In the face of local and regional competition, one company comes out consistently on top. Samsung remains the industry leader as we enter the final quarter of 2015. During Q3, the electronics behemoth cornered 23.2% of the market; its nearest competitor was local brand Micromax, which rose one percent to 17.7%. 

Such impressive growth in India only emphasizes the current stagnation in saturated markets like China and the United States. During Q2, smartphone sales showed a 44% year on year growth, and some analysts predict that, by 2017, India will overtake the United States as the world’s second biggest smartphone market. 

The reason Samsung has stayed in pole position is their flexibility and willingness to create a wide range of devices, each catering to then specific demands of regional markets. Mostly known in the west for the Galaxy S6 and Note 5, Samsung’s biggest sellers in India are the Galaxy J, a mid-priced device that retails at around $190, and the Galaxy A, which is priced towards the higher end, starting at around $480. 

It’s this wide-ranging approach to innovation, taking into account all budgets and needs, that really separates Samsung from Apple in the global marketplace. Indeed, Apple had a marketshare of just 1% in India (which still accounts for a not-to-sniffed-at 1.7 million devices). 

Not that Samsung can or should rest on their laurels. The aforementioned Micromax, and Indian company, is shifting more than 100,000 mobile phones each month, and prides themselves on even more diversity than Samsung, developing 30 different designs in a single year. This gives them different price points for different parts of the market, not dissimilar to the way automobile brands have multiple models for various price segments.

Apple are unlikely to shift towards this model. It goes against their brand image as the exclusive top dog, dripfeeding updates to their devotees - and ramping up the marketing assault each time. Diversification is not on the cards. Which suits Micromax, Samsung et al just fine.

November 04, 2015

Can Smartphones Help Manage Bipolar Disorder?


Bipolar disorder is a condition characterized by mood swings that vary from extreme elation to severe depression. Patients suffering from this mental illness experience extreme highs and hyperactivity, and at other times suffer devastating lows and lethargy. Because symptoms of most mental disorders can only be seen as changes in a person’s behavior, rather than a chemical or biological change, treating these mood changes can be extremely difficult. But recent studies indicate that phone apps may be able to help people with bipolar disorder manage their conditions so that they can live more productive lives.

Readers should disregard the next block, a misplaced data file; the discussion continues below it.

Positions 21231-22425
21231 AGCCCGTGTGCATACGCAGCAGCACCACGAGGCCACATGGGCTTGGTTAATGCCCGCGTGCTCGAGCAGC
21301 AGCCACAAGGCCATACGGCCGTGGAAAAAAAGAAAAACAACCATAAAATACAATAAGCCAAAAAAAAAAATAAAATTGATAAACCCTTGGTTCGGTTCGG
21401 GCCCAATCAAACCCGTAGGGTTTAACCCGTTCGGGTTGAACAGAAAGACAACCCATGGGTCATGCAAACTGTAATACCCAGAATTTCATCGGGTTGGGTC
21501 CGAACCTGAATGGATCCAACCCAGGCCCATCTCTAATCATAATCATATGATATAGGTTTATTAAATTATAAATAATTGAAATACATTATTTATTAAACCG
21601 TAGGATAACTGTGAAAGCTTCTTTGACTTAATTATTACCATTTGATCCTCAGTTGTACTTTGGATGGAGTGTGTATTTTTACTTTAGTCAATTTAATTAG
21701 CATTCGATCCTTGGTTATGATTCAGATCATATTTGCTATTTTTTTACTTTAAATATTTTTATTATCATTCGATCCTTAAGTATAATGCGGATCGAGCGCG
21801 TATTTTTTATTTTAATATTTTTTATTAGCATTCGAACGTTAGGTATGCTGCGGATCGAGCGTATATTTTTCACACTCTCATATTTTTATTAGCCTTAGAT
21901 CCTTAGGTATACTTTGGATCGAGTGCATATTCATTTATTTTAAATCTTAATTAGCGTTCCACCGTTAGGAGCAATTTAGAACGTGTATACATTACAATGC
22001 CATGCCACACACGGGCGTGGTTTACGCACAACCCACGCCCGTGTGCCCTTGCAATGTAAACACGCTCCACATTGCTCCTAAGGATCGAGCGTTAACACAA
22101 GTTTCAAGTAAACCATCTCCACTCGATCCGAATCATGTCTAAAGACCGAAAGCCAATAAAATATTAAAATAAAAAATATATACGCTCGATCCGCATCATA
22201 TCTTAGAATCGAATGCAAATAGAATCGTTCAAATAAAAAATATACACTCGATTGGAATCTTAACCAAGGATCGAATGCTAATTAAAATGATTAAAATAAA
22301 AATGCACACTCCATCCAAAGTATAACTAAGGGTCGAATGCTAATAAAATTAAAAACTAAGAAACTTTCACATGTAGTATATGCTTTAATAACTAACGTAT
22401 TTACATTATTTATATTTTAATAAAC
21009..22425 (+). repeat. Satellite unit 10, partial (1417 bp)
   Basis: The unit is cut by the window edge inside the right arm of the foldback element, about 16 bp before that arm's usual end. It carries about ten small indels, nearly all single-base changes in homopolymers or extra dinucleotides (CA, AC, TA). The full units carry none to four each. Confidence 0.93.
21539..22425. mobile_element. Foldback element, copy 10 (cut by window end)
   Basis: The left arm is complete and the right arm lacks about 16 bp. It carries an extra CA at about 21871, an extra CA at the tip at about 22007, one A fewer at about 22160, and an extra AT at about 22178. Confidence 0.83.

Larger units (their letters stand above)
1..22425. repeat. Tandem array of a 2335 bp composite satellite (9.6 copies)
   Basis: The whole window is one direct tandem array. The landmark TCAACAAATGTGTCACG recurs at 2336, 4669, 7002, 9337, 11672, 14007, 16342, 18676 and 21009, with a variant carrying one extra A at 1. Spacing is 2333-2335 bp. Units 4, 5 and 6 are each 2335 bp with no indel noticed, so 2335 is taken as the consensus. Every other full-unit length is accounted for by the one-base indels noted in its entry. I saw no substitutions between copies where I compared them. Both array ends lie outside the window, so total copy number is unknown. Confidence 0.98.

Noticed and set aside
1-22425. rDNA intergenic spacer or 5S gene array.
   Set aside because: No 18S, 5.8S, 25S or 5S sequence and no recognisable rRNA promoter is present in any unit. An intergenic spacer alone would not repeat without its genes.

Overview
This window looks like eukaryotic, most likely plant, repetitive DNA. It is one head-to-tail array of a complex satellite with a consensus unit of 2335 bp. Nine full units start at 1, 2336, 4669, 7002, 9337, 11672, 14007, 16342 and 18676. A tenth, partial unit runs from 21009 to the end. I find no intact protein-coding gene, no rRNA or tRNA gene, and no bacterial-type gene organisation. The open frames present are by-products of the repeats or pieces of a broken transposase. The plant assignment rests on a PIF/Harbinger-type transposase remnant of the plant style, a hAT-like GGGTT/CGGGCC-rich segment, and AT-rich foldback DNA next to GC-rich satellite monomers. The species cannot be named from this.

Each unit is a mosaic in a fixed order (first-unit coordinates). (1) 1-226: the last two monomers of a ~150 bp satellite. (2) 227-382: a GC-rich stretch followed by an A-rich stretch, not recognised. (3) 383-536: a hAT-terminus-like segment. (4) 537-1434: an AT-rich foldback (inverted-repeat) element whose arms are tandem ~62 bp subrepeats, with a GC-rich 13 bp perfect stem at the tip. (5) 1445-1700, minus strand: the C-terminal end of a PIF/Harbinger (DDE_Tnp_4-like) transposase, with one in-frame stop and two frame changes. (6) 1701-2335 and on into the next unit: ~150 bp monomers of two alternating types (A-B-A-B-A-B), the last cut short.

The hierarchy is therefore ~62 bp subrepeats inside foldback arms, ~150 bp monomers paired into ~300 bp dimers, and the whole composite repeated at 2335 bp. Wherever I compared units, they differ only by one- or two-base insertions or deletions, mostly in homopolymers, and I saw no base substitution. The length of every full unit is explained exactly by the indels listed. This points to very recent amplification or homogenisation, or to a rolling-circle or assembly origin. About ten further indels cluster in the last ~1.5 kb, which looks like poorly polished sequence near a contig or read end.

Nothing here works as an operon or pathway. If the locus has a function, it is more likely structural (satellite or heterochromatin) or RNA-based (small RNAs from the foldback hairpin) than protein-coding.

Italian researchers have found that smartphones can be used to diagnose and manage mental health illnesses such as bipolar disorder. Thanks to their built-in sensors, sudden mood changes can be tracked easily. Just recently, computer scientist Venet Osmani of the Trento, Italy-based Centre for Research and Telecommunication Experimentation for Networked Communities (CREATE-NET) used data mining to study human behavior and health. He knew that people with bipolar disorder often demonstrated signature behavior patterns and used smartphones to measure these patterns. According to Osmani, the behavior patterns associated with bipolar disorder can be accurately detected by smartphone sensors, which allow changes in mood to be spotted as they occur. This is amazing news for patients, as it could lead to faster treatment and better outcomes for sufferers.


How the Smartphone App Works

How will the smartphone app work? The bipolar manic phase is often characterized by physical hyperactivity, which can be measured by an accelerometer and a GPS; symptoms like rapid speech could be measured by sound analysis software, and frequent conversations monitored through phone call patterns. Similarly, slow movements, fewer locations travelled, sluggish speech, and fewer conversations with others can be signs of the depressive phase. The app includes GPS information to localize the user in case of a manic crisis, and it can be used either as part of a treatment with a therapist or as a standalone app. There are currently a number of different apps on the market being used to detect mental and physical ailments as they occur. This is just the beginning of how innovation is changing medicine.



All of this is good news for bipolar sufferers. Patients with bipolar disorder are more susceptible to stress events or changes in their routine. With a smartphone app, the possibility of early detection in a patient’s state could mean facilitating timely intervention and getting him or her the best treatment possible. 

For the most party, treating bipolar illness comes after the fact. Patients are usually given questionnaires after an episode has already occurred. An accurate way of diagnosing mood changes in real-time would be hugely useful, both for patients and their health providers to predict oncoming symptoms. 

With technology continuing to change, and innovation creating better and faster ways to communicate, many of today’s health problems might soon be more easily detected. 


Written by Jeremy Pollack


October 26, 2015

Samsung Launches Second Tizen-Powered Phone


Samsung Electronics has recently unveiled the second smartphone powered by its own Tizen operating system. This phone is priced slightly higher than its predecessor, the Z1, and offers better hardware, a faster processor, a higher-quality screen, and improved cameras. The improved design is noticeable right off the bat, with the back featuring a curve on both edges like the one we saw on the Galaxy Note 5. This should help with handling, while also giving the phone a premium look. The Samsung Z3 will go on sale in India, an emerging smartphone market.


Lower Price Point